Keith Colwell has it all wrong

No, we’re not writing about the off-the-ice incident with Percy Paris. We’ll leave that discussion with the referees and race-relations pundits.

The important point is this: in a week in which Stats Canada recorded Nova Scotia as the only province with three consecutive months of job creation Colwell was trying to lecture the government on how economic development works:

Keith Colwell: The Minister of Economic and Rural Development and Tourism touted that Theriault Shipyard got a whole $20,000 to really help their operation. Now, $20,000 is great, and that’s a very solid, good, long-standing company in Nova Scotia, but Irving gets $300 million? There’s something wrong with this whole picture here – $300 million (for a $25 billion contract).

It’s like comparing Mars to Jupiter.

Keith Colwell: So $300 million that Irving could have done by themselves; they could have done it without the $300 million.

You don't spot the other team 20 points on a $25 billion contract.

You don’t spot the other team 20 points on a $25 billion contract.

But would they have? Could they have? Someone should really ask Jim Irving.
Or ask the federal bureaucrats who administered the national shipbuilding procurement strategy. Ask them whether or not bids required a provincial guarantee to protect the federal government from unwanted liabilities?
Or see here

Keith Colwell: People are starting to realize that there are going to be very few jobs from this.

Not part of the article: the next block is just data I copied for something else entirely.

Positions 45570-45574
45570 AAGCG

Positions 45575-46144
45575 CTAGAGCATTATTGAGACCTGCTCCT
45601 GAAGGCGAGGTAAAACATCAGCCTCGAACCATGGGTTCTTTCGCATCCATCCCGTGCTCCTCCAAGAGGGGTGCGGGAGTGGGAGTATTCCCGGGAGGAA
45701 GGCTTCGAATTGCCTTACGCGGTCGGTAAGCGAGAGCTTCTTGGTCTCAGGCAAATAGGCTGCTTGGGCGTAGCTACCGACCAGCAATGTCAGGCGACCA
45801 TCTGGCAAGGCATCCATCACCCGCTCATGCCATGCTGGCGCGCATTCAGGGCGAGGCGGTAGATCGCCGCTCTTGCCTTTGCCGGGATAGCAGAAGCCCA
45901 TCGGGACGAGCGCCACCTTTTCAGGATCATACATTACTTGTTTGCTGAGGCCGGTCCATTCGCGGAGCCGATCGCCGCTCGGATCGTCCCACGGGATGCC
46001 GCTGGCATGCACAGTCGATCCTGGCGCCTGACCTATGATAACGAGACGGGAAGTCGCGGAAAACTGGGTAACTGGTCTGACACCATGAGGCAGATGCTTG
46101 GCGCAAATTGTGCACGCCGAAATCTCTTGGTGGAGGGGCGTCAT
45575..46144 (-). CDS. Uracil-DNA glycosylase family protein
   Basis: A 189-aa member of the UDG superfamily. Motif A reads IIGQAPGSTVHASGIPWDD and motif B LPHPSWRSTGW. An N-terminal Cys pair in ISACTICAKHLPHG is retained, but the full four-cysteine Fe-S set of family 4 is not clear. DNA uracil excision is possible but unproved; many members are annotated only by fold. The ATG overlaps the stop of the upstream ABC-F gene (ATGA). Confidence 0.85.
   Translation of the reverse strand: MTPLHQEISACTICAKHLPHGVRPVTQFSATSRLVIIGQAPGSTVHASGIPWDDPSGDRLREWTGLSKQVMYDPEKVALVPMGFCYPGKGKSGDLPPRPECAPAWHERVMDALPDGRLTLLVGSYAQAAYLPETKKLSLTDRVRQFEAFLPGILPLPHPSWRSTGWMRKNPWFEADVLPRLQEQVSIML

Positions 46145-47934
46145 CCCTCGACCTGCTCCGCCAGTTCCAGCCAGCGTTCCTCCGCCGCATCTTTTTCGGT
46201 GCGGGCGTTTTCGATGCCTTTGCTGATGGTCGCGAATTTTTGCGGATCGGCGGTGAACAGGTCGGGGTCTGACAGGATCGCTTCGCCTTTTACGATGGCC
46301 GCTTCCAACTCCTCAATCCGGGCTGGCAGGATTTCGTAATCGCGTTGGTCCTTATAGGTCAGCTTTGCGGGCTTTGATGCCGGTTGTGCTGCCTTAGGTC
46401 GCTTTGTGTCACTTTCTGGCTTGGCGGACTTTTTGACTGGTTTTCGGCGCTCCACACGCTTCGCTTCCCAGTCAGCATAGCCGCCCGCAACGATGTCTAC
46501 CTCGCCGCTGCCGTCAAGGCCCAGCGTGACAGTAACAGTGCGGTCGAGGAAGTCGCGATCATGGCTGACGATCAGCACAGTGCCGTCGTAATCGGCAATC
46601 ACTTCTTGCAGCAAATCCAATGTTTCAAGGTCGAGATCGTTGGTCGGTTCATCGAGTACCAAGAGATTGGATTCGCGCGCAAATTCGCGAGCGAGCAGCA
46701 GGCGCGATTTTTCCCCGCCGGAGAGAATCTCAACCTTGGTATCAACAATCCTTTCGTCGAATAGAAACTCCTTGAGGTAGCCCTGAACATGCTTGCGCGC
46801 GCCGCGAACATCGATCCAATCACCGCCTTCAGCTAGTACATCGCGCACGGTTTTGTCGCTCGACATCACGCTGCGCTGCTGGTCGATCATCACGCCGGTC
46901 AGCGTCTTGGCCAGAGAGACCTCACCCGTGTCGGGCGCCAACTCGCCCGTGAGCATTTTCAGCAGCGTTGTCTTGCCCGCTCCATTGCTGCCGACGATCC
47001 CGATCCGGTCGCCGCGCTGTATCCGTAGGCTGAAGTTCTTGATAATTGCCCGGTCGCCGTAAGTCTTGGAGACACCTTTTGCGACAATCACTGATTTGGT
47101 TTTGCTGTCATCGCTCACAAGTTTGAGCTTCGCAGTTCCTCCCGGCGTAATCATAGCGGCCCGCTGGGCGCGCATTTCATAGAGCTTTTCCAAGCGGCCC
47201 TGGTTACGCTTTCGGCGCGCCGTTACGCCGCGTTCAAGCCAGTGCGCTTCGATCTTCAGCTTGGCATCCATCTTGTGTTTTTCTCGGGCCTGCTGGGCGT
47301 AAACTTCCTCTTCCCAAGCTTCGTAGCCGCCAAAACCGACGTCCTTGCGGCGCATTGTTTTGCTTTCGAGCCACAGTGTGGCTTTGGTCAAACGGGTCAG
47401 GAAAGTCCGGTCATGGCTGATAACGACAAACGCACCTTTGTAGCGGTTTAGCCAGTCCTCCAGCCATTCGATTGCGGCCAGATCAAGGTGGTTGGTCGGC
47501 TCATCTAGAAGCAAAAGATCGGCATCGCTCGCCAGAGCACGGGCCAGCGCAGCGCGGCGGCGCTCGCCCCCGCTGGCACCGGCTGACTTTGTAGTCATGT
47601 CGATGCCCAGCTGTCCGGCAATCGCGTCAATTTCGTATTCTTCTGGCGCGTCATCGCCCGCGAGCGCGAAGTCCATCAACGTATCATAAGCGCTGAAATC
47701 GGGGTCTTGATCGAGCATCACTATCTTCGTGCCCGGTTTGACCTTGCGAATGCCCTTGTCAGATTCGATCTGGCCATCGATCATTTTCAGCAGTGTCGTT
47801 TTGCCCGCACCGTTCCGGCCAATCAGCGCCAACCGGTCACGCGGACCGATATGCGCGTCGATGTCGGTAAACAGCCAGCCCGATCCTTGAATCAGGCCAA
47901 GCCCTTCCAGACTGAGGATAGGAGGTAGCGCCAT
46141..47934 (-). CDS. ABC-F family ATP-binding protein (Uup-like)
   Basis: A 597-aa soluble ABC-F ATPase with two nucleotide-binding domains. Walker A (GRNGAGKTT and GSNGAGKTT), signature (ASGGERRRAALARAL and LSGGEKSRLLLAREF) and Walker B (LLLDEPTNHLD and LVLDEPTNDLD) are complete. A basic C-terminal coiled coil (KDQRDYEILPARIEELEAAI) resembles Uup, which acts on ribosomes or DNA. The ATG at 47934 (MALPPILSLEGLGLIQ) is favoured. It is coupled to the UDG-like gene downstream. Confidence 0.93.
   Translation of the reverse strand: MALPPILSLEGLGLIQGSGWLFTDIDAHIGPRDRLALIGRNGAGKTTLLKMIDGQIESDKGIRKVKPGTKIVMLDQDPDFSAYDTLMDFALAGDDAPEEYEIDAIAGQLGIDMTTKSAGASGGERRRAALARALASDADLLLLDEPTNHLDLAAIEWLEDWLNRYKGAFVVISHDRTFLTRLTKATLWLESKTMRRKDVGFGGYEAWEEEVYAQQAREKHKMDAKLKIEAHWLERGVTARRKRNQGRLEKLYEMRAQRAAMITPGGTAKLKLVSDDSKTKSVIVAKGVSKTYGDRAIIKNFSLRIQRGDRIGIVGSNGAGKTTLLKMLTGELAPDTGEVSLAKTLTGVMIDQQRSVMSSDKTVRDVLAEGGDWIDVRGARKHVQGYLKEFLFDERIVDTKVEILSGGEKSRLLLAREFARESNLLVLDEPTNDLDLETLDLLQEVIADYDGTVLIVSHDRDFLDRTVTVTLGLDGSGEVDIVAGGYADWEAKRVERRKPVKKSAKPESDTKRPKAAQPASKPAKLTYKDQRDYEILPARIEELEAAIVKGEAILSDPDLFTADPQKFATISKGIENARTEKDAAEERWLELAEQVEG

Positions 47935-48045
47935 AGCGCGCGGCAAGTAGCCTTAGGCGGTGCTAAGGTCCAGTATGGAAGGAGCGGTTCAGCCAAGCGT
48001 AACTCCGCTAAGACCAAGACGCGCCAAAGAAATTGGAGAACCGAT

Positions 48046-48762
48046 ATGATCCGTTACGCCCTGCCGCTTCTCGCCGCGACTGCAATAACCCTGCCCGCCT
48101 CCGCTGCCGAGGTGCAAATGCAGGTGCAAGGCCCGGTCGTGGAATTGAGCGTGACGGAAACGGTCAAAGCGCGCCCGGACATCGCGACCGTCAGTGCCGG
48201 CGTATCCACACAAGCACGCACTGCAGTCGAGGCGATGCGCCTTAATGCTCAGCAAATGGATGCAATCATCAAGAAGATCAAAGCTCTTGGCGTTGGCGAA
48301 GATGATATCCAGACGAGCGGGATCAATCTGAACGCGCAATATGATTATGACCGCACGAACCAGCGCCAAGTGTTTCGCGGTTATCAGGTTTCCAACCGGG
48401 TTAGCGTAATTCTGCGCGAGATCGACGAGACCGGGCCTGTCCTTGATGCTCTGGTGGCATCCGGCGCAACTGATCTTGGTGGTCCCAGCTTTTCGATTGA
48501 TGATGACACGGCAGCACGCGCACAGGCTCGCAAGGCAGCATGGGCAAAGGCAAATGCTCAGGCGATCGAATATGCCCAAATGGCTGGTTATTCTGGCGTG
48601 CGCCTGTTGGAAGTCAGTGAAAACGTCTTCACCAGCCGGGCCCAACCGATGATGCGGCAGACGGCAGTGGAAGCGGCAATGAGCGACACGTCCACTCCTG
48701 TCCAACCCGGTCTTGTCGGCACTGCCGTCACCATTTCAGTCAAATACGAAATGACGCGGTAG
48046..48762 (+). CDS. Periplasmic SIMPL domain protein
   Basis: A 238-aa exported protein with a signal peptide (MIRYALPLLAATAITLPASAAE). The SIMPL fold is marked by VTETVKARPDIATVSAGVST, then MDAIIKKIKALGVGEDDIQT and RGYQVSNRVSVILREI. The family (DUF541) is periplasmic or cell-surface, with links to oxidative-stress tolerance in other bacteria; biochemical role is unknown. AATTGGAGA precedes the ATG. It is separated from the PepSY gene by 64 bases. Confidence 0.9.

“Very few jobs”  is Colwell logic.  As if a “few” workers are going to build a bunch of 21st -Century combat ships for Canada’s navy? It’s ridiculous stuff to be putting on the record in Hansard.

The key to the Ships contract, like the ships to be built, is scale. Large industrial projects drive economic growth because they are big. Lots of ships built, lots of jobs, lots of consumer spending,  lots of tax revenue, lots of houses built, lots of cars purchased, etc. Big projects encourage the small, spin-off, local business development. In the Ships context, there’s even a word for it: supply chain.

The Liberal logic is twisted: they are in favour of small companies operating in the supply chain, but against the company that’s at the end of the supply chain paying the bills?  It makes you dizzy.

The Ships opportunity is real. Missing it is not an option. Would the Liberals scrap the loan agreement and sacrifice those 10,000+ jobs and the $25 billion dollar contract?


1,565 QP Qs by the NSLP and NSPC

Two distinct strategies suggest themselves in a review of the one thousand five-hundred and sixty-five questions asked by the Liberals and Conservatives in 2012.

The Liberals used a spray-paint or roller technique to try to colour the government on broad topics, while the Conservatives used a smaller brush to give detailed work to delicate issues.

Credit must be given to the Conservatives for getting stories like Talbot House (50 questions) and the Home for Coloured Children (21 questions) into the press. Spending a lot of time on a few stories can make a difference. But there is risk in this approach as well. Asking no questions on universities, agriculture, doctors, crime rates, or rural roads, but 22 questions on First Contract Arbitration legislation, suggest this focused attack can result in forgetting other core values.